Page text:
Why Is A Good, Professional Book Cover Design SO Important? | Red Swallow Design

Its the Chicago Auto Show- the largest auto exposition in North America. All the biggest auto brands step up to the plate with concept cars that make the black-tie audience drool. Sleek lines, metallic paint, the latest tech.
Then a debut car manufacturer comes forward with his ground-breaking concept. It looks like this:
Do you think hed be taken very seriously?
The publishing industry has changed dramatically over the last few years. You no longer have to have the backing of the worlds big publishing houses to have your work seen by the masses. This has lead to some truly inspiring success stories. I mean, what budding writer wouldnt want to achieve the success of Hugh Howey, E.L. James, and Colleen Hoover?
Unfortunately, many self-published authors are stepping up to the plate with products that look just as laughable as Mr Debut Car Manufacturers DIY concept car. Instead of drawing readers in as a moth to the flame, were sending them scurrying away like rats at a dump fire.
So why IS a professional-looking book cover design SO important?
Book Covers Sell Books!
You cant judge a book by its cover.
Weve heard it ad nauseam.
Maybe thats true (sometimes), but in the real world we constantly judge based on appearances, whether or not we should. And before you tell me that Im not giving enough credit to readers, its been repeatedly proven that the vast majority of readers do indeed judge a book by its cover.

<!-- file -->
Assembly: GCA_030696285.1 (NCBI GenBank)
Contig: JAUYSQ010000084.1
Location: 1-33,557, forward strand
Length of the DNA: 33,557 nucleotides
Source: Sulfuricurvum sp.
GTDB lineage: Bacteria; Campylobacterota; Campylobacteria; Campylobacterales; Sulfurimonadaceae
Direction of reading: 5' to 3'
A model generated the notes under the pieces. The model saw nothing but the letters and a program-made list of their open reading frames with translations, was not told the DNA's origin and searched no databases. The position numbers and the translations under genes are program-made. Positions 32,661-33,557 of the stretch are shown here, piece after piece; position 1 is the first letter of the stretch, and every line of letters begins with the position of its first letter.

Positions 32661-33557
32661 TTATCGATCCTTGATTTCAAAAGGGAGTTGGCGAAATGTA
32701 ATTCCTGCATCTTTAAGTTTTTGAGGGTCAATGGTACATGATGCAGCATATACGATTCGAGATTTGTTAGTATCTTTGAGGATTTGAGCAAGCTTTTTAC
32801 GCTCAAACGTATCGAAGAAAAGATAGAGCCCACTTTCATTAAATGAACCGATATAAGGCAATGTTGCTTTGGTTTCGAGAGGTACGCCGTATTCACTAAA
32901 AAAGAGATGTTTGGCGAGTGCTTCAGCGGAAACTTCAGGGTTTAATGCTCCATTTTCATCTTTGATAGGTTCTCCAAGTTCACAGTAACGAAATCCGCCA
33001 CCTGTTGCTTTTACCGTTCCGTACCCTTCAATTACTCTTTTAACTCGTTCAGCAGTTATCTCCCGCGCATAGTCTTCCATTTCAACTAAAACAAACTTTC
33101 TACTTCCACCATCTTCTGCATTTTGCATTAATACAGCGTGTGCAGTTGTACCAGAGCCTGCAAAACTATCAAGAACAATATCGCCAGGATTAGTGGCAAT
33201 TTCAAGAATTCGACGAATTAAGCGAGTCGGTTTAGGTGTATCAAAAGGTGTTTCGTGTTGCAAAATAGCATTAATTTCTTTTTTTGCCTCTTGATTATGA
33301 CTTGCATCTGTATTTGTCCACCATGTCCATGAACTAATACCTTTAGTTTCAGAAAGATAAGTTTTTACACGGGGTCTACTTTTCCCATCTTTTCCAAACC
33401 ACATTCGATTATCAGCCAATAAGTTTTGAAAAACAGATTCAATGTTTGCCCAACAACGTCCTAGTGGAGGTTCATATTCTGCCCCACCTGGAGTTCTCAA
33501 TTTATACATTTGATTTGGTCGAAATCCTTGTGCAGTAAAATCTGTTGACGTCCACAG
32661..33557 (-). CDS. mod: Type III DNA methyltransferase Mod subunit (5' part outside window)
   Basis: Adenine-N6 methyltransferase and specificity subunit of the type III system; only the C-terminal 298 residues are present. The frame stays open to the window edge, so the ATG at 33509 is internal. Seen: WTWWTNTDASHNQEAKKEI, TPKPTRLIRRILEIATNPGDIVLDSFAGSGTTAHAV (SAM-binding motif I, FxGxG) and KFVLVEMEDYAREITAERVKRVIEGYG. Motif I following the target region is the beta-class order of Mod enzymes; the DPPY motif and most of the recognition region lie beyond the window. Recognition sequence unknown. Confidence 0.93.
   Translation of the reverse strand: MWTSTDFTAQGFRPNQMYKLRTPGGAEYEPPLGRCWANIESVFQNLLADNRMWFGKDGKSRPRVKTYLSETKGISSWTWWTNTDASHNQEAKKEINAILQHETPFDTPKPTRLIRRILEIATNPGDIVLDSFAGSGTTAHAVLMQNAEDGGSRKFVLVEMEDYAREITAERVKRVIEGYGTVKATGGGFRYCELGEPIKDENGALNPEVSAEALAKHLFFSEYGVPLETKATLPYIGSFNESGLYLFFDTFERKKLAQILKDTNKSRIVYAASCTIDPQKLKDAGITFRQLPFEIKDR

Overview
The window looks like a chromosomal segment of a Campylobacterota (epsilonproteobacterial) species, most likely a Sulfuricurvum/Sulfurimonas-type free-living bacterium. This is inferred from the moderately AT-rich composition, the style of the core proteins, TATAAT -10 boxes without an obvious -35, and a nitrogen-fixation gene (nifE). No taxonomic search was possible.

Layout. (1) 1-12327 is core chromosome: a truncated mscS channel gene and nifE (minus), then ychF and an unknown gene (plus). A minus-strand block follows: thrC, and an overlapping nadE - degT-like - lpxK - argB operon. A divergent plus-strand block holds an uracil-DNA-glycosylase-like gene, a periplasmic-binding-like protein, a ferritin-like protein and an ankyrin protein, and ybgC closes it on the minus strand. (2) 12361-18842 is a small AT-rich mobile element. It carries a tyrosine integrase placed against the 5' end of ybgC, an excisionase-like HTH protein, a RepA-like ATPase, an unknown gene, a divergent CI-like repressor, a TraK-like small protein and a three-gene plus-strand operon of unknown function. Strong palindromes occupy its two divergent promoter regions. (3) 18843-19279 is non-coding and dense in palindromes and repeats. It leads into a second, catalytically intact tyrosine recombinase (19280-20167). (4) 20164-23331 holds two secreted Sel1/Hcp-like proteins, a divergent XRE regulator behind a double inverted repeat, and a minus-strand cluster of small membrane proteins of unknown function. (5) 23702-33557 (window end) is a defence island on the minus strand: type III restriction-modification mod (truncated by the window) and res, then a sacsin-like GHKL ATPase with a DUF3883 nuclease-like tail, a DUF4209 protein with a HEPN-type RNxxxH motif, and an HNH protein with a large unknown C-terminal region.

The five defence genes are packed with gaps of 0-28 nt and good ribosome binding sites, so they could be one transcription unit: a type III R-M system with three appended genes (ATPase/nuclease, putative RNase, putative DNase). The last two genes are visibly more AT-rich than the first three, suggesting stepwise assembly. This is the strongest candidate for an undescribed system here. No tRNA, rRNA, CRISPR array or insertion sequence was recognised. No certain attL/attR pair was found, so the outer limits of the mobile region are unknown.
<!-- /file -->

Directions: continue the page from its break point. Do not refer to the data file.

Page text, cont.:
A survey by The Book Smugglers had very telling results. When readers were asked whether a books cover played a decisive role in their decision to purchase a book, 79% of those surveyed answered yes. The same survey showed 40% of those respondents claimed that a book cover is often the only motivating factor in deciding whether to purchase a book.
If you were to rock up at a job interview, would you wear scuffed sandals and ripped jeans that expose half your butt-crack because you believe a future employer should look past your appearance to your true nature?
Of course you wouldnt! At least not if you actually wanted to land that job.
Amazingly, this is exactly what most indie authors do, despite the evidence they shouldnt.
According to a survey conducted by one of the industry heavy hitters, less than HALF of all self-published authors hire a professional cover designer.
Daggy jeans and sandals, anyone?
Of course, some new authors come to their senses, scrap their DIY covers, and put a professionally designed cover in its place. The ProActive Writer Blog points out that this alone is worth an 18% spike in sales.
Lets grab our calculators for a minute. Suppose your book has modest success and youre selling 1,000 copies per month at a price of $2.99 with a 70% royalty. If your cover design is poor, or even average, missing out on 18% of your potential sales means youre giving away $377 per month in additional royalties! Over one year, thats $4,521 not exactly chump change.
As much as we like to think that our readers will judge our work solely on its literary merit, the reality is that your books appearance will make a difference in what you sell.
FYI, you can get the full Taleist Self-Publishing Survey from Amazon.